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Friday, July 7th, 2006

Issue 8.26 June 7, 2006

LET’S GO CANADA

Canadian Schools Hampered by Dull Image: Recruiter

ABROAD PERSPECTIVE

Number of Foreign Students Tops 2.5 Million Worldwide

OVER THE COUNTER

Australia Mulls Tighter Controls on Education for Overseas Students

GLOBE TIPPING

Cab Fares Hiked in Chinese Cities

LET’S GO CANADA-Canadian Schools Hampered by Dull Image: Recruiter

With competition for the world’s international students growing ever-tighter, one challenge facing Canadian recruiters is the perception by people overseas that Canada is a bland place to live, Jennifer Humphries, vice-president for membership and scholarships, at the Canadian Bureau of International Education said recently. Students from other countries, she said, are often more attracted by the beaches of Sydney or the pubs of London.

Source: “http://www.canada.com/montrealgazette/news/montreal/story.html?id=d02b3379-20b0-4fb5-9133-93d7785e6757&k=53561“, Montreal Gazette, May 23, 2006

ABROAD PERSPECTIVE-Number of Foreign Students Tops 2.5 Million Worldwide

The number of “mobile” students—those studying in countries where they are not permanent residents— grew from 1.75 million in 1999 to 2.5 million in 2004—a 41-per-cent increase, a new UNESCO report says. The growth spurt, according to the report, has been due not to increased student mobility, but rather the general growth in higher education, since tertiary enrollments increased by about the same percentage in that period.

Among the report’s other findings: East Asia, which sent about as many students abroad as Western Europe in 1999, was sending a third more overseas than Western Europe just four years later. The trend is due largely to the growth in demand from China, which sends more students abroad than any other country, and accounts for 14 per cent of the total worldwide. Its students go primarily to the U.S., Japan and the U.K.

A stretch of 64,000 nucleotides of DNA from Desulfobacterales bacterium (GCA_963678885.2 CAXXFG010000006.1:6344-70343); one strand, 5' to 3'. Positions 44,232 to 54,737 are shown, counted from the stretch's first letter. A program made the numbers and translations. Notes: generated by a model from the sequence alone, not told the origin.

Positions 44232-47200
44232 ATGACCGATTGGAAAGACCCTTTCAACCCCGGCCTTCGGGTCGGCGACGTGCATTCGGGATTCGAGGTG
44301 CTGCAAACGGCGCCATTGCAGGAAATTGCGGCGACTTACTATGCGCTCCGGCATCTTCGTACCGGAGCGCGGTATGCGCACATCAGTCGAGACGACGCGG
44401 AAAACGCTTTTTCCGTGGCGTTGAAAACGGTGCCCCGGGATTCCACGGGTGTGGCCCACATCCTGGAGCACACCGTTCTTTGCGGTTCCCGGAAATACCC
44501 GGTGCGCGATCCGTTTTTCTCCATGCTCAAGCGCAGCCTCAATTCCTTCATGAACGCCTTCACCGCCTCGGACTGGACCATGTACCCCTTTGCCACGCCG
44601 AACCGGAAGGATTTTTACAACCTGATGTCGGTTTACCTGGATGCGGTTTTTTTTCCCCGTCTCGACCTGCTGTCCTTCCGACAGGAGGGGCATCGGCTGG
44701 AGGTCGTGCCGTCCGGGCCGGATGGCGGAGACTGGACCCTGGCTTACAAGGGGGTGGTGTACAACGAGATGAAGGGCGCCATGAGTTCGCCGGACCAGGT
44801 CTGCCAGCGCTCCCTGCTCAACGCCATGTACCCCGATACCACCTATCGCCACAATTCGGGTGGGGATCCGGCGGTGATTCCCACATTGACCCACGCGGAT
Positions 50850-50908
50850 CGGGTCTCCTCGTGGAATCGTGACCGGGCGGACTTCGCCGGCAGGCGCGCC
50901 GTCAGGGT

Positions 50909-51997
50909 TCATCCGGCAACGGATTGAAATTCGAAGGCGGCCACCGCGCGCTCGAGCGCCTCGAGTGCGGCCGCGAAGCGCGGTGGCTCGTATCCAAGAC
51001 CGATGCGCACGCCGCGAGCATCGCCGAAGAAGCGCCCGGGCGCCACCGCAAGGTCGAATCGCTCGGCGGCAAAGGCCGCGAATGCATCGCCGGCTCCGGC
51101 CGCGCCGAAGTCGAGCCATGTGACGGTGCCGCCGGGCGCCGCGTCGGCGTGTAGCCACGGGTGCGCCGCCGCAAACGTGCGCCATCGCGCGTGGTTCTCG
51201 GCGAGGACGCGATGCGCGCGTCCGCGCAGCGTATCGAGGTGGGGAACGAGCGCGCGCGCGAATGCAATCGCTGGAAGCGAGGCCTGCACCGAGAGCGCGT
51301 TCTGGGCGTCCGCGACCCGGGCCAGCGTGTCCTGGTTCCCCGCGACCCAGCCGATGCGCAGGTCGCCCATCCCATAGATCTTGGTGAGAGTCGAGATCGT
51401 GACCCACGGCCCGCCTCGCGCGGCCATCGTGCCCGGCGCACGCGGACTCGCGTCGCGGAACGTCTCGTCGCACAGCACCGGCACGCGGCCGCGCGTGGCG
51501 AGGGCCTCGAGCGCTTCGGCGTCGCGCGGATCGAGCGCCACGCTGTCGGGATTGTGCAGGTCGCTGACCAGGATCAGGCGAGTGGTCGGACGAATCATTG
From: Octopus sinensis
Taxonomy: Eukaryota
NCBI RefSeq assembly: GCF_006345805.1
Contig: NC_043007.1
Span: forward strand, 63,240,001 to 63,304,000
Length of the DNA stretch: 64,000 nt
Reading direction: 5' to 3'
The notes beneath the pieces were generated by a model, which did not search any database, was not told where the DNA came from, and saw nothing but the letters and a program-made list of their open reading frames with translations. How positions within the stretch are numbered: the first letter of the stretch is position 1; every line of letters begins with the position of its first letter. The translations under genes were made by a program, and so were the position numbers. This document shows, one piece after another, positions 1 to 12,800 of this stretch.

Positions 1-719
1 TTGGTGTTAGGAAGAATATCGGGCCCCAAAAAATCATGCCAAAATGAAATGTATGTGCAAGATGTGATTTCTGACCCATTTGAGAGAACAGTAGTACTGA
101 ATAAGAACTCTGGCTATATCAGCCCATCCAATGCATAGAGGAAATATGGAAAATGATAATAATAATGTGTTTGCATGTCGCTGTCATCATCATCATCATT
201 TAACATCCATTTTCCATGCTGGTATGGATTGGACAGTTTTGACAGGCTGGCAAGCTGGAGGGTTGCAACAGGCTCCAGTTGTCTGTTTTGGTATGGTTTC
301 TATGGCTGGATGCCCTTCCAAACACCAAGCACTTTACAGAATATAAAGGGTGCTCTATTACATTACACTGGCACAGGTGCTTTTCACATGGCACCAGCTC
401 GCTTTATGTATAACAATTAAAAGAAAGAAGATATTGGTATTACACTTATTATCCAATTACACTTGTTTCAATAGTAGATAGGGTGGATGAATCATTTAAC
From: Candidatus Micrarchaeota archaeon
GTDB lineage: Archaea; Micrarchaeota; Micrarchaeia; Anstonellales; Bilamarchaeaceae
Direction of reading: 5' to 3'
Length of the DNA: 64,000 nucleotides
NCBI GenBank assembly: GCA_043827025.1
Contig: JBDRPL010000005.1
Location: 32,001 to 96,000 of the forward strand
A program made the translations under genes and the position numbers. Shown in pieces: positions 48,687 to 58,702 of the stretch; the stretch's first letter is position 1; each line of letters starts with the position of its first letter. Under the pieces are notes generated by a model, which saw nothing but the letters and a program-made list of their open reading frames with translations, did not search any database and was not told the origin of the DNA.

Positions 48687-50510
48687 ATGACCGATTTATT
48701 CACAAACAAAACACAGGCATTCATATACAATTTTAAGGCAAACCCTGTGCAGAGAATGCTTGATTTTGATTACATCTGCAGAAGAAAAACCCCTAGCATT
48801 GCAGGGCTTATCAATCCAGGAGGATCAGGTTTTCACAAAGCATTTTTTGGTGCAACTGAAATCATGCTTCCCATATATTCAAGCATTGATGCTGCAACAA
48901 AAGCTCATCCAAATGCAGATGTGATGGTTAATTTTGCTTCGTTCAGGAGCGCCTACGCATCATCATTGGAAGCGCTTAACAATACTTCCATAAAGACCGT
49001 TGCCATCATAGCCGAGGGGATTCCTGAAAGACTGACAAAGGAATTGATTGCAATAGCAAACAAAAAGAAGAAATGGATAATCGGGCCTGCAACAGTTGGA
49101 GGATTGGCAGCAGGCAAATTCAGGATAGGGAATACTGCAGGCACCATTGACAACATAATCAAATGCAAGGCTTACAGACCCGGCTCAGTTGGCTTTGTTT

The world’s most mobile tertiary students, according to the report, are from sub-Saharan Africa; 5.6 per cent of the students from this region study abroad.

Sources: http://www.uis.unesco.org/Library/Pages/default.aspx?k=global%20education%20digest%202006&s=Document%20Library, available for download free at the UNESCO website, “http://portal.unesco.org/en/ev.php-URL_ID=33154&URL_DO=DO_TOPIC&URL_SECTION=201.html,” (UNESCO news release), May 31, 2006

OVER THE COUNTER-Australia Mulls Tighter Controls on Education for Overseas Students

Recently-proposed changes to Australia’s Education Services for Overseas Students legislation would place stricter quality controls on educational institutions offering schooling for international students.

Education Minister Julie Bishop, who introduced the amendments, said they were intended both to protect the reputation of Australia as an international educator and also to “strengthen public confidence in the student visa program.”

Australia is also pondering radical changes to its skilled migration program—rules intended to discourage foreigners from enrolling in Australian schools simply to obtain permanent resident status.

The number of foreign students receiving permanent residencystatusinAustraliamushroomedfrom5,284in 2001-2002 to 12,978 in 2004-2005.